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July 19, 2019

James Franklin

Chicago, Illinois

JAMES FRANKLIN: Appreciate everybody coming out to support Big Ten football. Just briefly, I would like to start by thanking Commissioner Delany for what he's been able to do for our conference, what he's been able to do for college athletics and what he's been able to do specifically for Big Ten football for 30 years. Obviously he's had a tremendous impact, and also want to welcome Commissioner Warren. We look forward to working with him in our future.

Briefly I want to talk about the foundation that we've laid, that we're very proud of. You look at our success over the last three years at Penn State, we've been able to do some really good things in laying a foundation to build on. 14 straight winning seasons, one of five programs in the country that have been able to do that, one of six programs to win nine or more regular-season games in the last three years. That's us, Alabama, Clemson, Ohio State, Oklahoma and Washington. One of six programs to finish in the top 15 in the College Football Playoff poll in the last three years, again, us, Alabama, Clemson, Ohio State, Oklahoma and Washington.

Second nationally in FBS attendance. I want to thank our fans for that. You look at college football right now, and you look at game attendance in general, that's a challenge. In 2013 the year before we got the job, we were averaging 96,000 per game, and then last year we averaged 105,485. So I want to thank our fans for that.

Obviously back-to-back New Year's Six bowl games in 2016 and '17, and then tied for ninth in FBS winning percentage over the last three years. So really have been able to do some fantastic things, and I want to thank our staff. I think we've got the best staff in college football. So appreciative of those men. I want to thank our players that have been unbelievable in terms of handling adversity in terms of growing as a community, in terms of working really, really hard as a football program.

So a lot of good things going on. We've obviously got to use that foundation to continue to grow and take that next step as an organization and as a program.

We probably have more question marks this year than we've had over the last couple years. Obviously when you lose a quarterback who's played as much football as Trace McSorley has played for us, that's going to lead you off with some question marks going into the season.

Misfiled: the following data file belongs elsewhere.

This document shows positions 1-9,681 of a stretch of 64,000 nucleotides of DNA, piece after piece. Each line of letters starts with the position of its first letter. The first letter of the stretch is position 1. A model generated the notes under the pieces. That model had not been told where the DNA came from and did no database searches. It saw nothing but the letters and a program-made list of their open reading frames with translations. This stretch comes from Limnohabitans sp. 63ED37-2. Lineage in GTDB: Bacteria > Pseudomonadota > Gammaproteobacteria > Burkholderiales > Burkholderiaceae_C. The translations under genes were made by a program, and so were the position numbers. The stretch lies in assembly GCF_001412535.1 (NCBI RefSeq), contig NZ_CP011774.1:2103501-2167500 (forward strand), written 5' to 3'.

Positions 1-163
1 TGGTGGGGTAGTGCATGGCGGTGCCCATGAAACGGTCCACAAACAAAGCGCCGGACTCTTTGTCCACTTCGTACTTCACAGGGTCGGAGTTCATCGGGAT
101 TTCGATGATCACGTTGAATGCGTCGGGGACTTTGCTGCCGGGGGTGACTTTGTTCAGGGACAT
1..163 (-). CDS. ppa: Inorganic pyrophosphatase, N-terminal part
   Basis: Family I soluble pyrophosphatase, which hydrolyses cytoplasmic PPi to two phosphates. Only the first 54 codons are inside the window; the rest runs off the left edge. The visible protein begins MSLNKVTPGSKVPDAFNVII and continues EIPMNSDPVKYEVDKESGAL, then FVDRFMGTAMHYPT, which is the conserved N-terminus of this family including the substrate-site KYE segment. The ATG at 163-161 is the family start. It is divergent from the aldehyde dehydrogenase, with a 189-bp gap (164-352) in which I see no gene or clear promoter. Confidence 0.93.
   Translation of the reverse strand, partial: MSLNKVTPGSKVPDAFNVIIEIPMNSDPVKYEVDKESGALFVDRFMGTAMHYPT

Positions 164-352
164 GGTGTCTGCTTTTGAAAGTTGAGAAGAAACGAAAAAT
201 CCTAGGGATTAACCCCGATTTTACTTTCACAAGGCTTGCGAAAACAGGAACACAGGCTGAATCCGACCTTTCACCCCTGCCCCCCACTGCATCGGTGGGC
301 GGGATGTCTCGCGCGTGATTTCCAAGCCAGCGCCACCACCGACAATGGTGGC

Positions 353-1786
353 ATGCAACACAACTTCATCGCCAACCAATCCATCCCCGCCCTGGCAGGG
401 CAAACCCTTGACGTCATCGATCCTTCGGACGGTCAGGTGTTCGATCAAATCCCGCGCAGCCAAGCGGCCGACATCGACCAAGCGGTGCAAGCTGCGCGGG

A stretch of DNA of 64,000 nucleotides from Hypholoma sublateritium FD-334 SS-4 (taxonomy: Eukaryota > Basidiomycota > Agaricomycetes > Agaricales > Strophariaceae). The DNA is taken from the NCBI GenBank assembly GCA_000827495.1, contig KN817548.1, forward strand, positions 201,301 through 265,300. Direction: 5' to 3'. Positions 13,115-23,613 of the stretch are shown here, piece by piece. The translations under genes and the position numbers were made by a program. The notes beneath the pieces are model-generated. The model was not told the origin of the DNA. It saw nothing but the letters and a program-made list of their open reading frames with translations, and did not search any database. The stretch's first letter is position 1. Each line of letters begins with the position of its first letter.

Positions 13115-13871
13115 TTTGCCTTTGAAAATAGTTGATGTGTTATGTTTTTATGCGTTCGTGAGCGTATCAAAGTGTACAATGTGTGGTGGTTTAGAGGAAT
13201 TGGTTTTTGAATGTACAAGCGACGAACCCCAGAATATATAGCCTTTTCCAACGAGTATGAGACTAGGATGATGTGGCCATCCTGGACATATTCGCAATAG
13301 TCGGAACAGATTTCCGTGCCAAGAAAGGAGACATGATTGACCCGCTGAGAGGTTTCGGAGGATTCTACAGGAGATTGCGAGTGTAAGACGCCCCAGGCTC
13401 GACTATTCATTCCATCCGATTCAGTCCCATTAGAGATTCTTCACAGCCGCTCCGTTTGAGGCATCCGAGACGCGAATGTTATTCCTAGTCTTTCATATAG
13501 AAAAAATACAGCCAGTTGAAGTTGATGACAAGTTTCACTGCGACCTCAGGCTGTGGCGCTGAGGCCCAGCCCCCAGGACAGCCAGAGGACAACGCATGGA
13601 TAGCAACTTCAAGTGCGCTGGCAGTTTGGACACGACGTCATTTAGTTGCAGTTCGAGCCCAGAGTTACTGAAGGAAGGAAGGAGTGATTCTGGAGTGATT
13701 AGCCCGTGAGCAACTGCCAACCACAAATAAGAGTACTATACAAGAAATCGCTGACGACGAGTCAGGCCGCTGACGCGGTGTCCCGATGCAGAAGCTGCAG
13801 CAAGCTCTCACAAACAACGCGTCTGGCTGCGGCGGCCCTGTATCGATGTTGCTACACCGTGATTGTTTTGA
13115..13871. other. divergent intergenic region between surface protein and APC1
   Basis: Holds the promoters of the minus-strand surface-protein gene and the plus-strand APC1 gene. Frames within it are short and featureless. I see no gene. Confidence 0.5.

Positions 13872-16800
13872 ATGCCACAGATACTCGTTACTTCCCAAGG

But we are young, we are talented. Probably the fastest football team that I've been a part of in probably my nine years as a head football coach, so we're excited about having that speed and athleticism on the field.

Some positions last year that I felt like we were young and inexperienced, obviously we were able to grow. You look at us on special teams, we started two freshman kickers. We'll obviously be able to grow there. Feel like we have a chance to be really strong on special teams with Blake Gillikin as our punter, and then obviously with Jake Pinegar as our field-goal kicker, and then we're returning Rafael Checa as our kickoff specialist.

So feel good about those positions, and then we brought some guys in to compete there.

And then on offense, obviously wide receiver, we expect to take a step this year at the wide receiver position, gained a lot of experience last year at the tight end position. We feel like that has a chance to be a strength for us with Freiermuth and Bowers. You look at us at the running back position over the last number of years we've been able to produce at a high level at that position. We want to continue to do that.

Obviously question marks at the quarterback position with a competition between Clifford and Levis, and then our offensive line with three returning starters.

Excited about those positions.